[00:28:30] That was sort of like a big aha moment going out and talking to the customers, and so I think you always need to do that also. That’s where most of your resources I think should be spent at the beginning of a company is getting out there, talking to people who use the product, and understanding the current, existing supply chains. It’s very difficult, of course, when you’re working in sort of a gray or black market, but it’s also very rewarding.


[00:29:00] Yeah, so you’re really using that design principle of really understanding the buyer and understanding at a boots on the ground level what’s actually happening, which is … Yeah, from San Francisco out into the field, that’s a big jump. Are you actually envisioning eventually having the technology in the field for other people actually to do it? Do you think that’s where it’s going to have its biggest impact or what are your thoughts there?



[00:30:00] I think that all that really needs to be done is … I’m not sure about … We’ve gone back and forth about manufacturing in different countries whether it be East Asia or South Africa even. There’s definitely some great things to do there. One vision would be basically the manufacturer nearer the park system like Kruger in South Africa because, obviously, it’s a relatively inexpensive environment to work in and to scale potentially. At the same time, you could maybe have small cottage industries evolve around the art of carving near the park system itself so that people there have employment and jobs because that also is one of the reasons why there’s a lot of coaching is because it’s sort of self … some people call it almost like kind of a perverse economic development. There’s nothing to do, and so they come up with their own businesses, but these businesses are environmentally destructive.

[00:30:30] So, having maybe a carving industry, or having a carving industry sort of move from Southeast Asia where the cost of labor is going to be very high, have it move our transplant to South Africa, could be of some benefit to the people there. We’ve kicked around some of these ideas, but right now that’s very blue sky. I think what we are really focused on is, again, producing basically 1 kg cylinders of solid horn, and selling them directly to the carving industry. Could sell it to carvers, industrial designers, artists, artisans, and basically selling it at a very attractive price point. Much more attractive than you could get it sourced from this illegal supply chain.

That’s a very focused goal. Again, I’m sure that helps align a lot of resources just by that one single objective?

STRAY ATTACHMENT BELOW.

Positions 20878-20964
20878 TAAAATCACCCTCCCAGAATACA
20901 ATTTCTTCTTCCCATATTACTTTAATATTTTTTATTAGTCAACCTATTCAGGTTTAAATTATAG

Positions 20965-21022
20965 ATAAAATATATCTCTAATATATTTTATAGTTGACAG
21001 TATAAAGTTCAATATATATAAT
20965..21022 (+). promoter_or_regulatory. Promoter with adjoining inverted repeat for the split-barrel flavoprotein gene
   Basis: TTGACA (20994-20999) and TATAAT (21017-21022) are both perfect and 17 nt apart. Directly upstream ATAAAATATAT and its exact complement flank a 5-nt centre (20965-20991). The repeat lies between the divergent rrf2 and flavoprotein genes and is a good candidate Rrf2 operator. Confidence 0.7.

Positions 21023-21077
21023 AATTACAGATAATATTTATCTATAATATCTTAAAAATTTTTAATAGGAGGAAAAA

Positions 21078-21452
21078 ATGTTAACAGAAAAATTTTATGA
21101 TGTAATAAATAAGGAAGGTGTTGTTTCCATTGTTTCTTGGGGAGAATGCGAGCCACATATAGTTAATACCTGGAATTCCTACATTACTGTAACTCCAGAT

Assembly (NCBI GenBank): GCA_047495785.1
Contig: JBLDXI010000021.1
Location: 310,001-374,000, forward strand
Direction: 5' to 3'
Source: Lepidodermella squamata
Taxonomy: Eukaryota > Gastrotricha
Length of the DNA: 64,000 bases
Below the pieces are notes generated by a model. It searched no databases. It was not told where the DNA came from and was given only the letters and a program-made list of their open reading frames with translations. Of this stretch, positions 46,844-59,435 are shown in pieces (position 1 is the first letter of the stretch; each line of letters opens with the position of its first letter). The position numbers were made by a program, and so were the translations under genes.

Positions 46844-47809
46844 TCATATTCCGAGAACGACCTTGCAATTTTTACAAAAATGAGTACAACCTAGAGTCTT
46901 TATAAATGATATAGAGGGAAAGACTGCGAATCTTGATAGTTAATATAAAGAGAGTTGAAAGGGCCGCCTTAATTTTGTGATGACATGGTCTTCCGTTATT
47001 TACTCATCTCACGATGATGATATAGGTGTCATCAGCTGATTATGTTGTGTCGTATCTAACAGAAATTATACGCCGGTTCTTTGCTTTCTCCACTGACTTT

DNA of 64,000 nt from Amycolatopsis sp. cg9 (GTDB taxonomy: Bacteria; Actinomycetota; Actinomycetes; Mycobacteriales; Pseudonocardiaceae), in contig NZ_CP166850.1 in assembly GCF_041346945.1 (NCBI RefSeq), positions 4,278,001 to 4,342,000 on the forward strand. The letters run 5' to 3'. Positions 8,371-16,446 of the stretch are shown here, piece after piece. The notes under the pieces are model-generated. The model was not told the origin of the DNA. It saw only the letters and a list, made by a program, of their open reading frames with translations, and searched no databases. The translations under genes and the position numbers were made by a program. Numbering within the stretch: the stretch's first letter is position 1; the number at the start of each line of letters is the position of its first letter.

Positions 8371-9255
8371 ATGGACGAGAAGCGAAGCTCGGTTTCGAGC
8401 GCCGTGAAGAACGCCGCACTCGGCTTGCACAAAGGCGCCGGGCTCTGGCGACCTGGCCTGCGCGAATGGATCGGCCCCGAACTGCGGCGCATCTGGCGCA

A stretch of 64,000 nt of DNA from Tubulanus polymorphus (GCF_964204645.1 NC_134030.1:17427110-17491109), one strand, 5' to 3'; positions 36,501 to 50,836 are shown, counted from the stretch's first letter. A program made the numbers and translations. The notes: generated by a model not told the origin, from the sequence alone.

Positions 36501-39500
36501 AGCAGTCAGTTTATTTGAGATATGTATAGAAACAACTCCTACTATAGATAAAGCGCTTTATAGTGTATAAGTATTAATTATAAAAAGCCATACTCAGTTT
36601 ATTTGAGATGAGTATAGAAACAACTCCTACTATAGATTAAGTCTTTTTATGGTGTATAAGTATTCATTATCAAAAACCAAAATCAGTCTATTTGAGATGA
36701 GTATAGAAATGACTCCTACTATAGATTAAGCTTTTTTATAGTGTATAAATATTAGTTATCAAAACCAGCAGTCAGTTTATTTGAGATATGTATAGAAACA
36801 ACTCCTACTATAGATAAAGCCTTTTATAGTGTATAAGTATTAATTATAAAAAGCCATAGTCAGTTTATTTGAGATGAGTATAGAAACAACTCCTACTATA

Matthew: Yes. Yes, it took a long time to come up with that objective but, yes, now it’s a good guide star.

Bill: Are you doing any interesting fundraising options to exploit right now? I know you, and I talked a little bit about ICO’s earlier. Are you exploring that option, or just using more traditional private equity sources of funding?



Well, again, I think because it is … I don’t believe it’s only a foreign market. I do believe there’s going to be a huge Western market for the product also because, again, once horn becomes usable just like plastics, I think a lot of people will want to use it. We’ve had Western brands inquire about shirt buttons, suitcase handles, all kinds of different things that they want to create out of it, but I think it’s always helpful to try to get customers early and prove revenue early. One way we're trying to do that is through an initial coin offering. Now, I think initial coin offerings are a big, big, diverse topic, and you have utility tokens for software, you have things that I like securities or equity tokens, but what we settled on was what you’d really call maybe like a prepaid forward contract, which is a type of derivative that’s not really regulated.

[00:33:00] It just falls under private contract law really. It basically says, “I’ll give you some money, and then you give me a product at some point in the future.” It’s almost like Kickstarter except it’s a tokenized Kickstarter, so you could kind of you … like, right now Kickstarter’s binary, right? You either get a … let’s say I want a cooler. I either get the cooler the summer, or I don’t get it, but in real life, you might be like, “This cooler’s not being delivered.” You might go out and buy another cooler. Then you might be like, “Well, I don’t really need this cooler I ordered on Kickstarter, so maybe I can resell the token that represents this cooler at a discount to somebody else who could use it, and I can recoup some of my investment.” What we're really doing is sort of a tokenized Kickstarter.


[00:34:00] Yeah. I love this concept. For the people that are listening, ICO’s are a derivative invention really building upon blockchain, and very, very interesting to see where ICO’s are going to go with the SEC and such, but definitely some very significant players are jumping into ICO’s now and raising vast amounts of money very, very fast. It’s going to be interesting to see where it goes, but I love what you’re doing there with fundraising relate to this because it could be a very important tool. Even people are floating part of the shares. They’re maybe have, metaphorically, 100 shares in the company, but they may be only carve out 10 or 20% to be this ICO offering, so it’s an interesting option for people that to consider. So, you’re using multiple different exponential technologies within your bigger thesis of your company?